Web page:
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Top tips on DIY

Easter provides us with a 4 day long weekend with Good Friday and Easter Monday Bank Holidays. Easter is traditionally a time when the nation starts thinking about getting on with all the DIY jobs around the house, perhaps even more so now the nation is being told to stay at home to protect the NHS and help delay the spread of the Coronavirus. Thankfully online DIY stores like B&Q have all we need to enable successful DIY project with home delivery or click and collect options. In this article we will look at some of the most popular projects and give some handy hints and tips to make them go more smoothly.

Painting

Painting is perhaps the most popular DIY activity and nothing says Spring like a fresh lick of paint and some new colour in the home. Surprisingly painting a room isn’t as simple as it seems at first, especially if you are painting the whole room. Here are some simple hints and tips

·        Ceiling first! Although this sounds obvious, quite often people will put off painting the ceiling and attempt to paint the walls first. When painting your ceiling ensure you cover all the carpets and furniture to prevent splatter. Use a roller with a double arm frame as this gives better support across the roller and will give a more even coat.

·        Walls will need cutting in gently around the ceiling, especially if you are using a different colour. You don’t want to have to go back and cover up any excess paint smudges on the ceiling. If you are feeling brave you could use masking tape on the ceiling to prevent this from happening. If not then buy a good quality cutting in brush with an angle on it and follow the guide given here. It might take some practice before you perfect it but a good cutting in technique will give you lovely straight and crisp edges. Don’t worry about painting onto the woodwork as you can correct this when you paint that.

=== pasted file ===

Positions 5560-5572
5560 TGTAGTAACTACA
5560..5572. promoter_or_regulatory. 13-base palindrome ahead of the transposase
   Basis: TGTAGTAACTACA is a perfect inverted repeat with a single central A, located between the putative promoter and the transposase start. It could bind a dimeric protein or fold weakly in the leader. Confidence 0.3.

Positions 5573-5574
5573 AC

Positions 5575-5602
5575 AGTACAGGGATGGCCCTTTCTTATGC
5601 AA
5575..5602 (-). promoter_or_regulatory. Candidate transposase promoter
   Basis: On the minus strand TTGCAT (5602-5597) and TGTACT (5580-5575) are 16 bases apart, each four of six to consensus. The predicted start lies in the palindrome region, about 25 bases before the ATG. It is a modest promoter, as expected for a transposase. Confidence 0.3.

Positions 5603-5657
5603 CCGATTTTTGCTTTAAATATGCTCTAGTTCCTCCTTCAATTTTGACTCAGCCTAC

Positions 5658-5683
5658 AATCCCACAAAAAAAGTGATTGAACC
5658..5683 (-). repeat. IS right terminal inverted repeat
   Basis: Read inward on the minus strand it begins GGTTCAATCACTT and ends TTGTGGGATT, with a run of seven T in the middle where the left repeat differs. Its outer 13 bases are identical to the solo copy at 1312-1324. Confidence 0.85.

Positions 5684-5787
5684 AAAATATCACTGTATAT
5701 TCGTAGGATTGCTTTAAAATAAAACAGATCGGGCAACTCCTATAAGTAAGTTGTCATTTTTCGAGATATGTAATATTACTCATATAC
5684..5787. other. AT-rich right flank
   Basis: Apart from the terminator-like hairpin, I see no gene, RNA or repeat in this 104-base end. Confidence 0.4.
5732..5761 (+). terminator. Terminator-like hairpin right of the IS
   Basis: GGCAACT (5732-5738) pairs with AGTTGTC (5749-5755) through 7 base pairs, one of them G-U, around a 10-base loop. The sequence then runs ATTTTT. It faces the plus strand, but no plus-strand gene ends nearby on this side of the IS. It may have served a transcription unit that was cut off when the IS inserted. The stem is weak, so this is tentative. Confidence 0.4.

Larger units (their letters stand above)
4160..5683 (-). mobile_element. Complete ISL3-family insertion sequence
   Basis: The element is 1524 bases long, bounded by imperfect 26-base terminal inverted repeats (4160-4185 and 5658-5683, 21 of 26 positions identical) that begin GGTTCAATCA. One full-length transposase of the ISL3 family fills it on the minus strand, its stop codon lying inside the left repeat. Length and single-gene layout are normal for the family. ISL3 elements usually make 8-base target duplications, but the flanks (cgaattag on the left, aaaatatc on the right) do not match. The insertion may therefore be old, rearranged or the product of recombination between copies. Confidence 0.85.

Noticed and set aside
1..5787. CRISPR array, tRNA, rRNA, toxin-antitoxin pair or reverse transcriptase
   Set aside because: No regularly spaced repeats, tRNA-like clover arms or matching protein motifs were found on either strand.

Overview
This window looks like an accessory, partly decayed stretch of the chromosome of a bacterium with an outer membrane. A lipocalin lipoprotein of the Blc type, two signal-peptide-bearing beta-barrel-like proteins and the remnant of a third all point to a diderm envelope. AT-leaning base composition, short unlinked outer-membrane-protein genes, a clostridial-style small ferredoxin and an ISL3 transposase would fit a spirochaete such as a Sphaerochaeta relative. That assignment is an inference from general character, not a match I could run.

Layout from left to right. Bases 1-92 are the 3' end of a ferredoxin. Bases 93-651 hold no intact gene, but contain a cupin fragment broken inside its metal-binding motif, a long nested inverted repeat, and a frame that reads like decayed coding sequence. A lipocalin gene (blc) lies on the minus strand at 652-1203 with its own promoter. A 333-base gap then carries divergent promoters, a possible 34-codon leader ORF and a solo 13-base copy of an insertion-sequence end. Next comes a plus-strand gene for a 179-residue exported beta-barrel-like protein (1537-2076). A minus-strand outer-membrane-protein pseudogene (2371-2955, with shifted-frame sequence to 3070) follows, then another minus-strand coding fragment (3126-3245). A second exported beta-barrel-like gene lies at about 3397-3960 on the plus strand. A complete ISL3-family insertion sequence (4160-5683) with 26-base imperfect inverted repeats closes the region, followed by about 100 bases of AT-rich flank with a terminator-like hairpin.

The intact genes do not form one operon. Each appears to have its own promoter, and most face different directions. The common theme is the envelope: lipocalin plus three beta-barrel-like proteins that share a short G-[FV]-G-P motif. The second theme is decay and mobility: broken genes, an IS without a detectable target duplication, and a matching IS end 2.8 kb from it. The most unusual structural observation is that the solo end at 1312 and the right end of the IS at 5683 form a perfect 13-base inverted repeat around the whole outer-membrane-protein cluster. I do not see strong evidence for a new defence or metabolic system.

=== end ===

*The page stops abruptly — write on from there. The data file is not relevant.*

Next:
·        Woodwork can be painted once the walls are dry. For skirting boards you can mask at the top to prevent your gloss paint getting on the walls. If you’ve had to sand the wood to remove cracked or flaked paint, then ensure any bare wood is primed properly before glossing. Make sure any nail holes are filled and that the corners are properly filled if they have cracks or gaps. You will also need to protect your carpet, you can use masking tape to protect this area too.

Wallpapering

Wallpapering is another popular decorating job for the Easter weekend as we refresh our homes for the lighter months. The key to wallpapering is to have the right tools and plan a little in advance. Tools you need are:

·        Dust sheet

·        Filling knife and filler

·        Sandpaper

·        Spirit level

·        Tape measure

·        Pencil

·        Wallpaper scissors

·        Seam roller

·        Pasting brush

·        Pasting table

·        Bucket

·        Wallpaper smoothing brush

·        Trimming wheel or sharp craft knife

·        Ladder

·        Screwdriver

·        Wallpaper paste

The first thing you need to do is calculate how much wallpaper you need, the last thing you want is to run out of wallpaper before you have finished, check batch numbers on the paper you buy as you’ll want them to all be from the same batch to avoid potential colour variations. Prepare your walls for papering by filling in any holes or cracks and sanding them down to leave a smooth finish. For particularly bad walls you can apply lining paper first to make the wall surface better, remember to hang lining paper horizontally. Give the walls a good clean to remove any dust and debris which might prevent the wallpaper adhesive sticking properly causing bubbles in the paper.

Where to place the first piece of wallpaper depends on what you are doing. If you are only doing one wall then start in the centre and work out towards the corners. If you are doing the whole room then start in an inconspicuous corner as this is where the last seam will be and it is likely that the pattern won’t match up at this seam so you want it to be as unobtrusive as possible.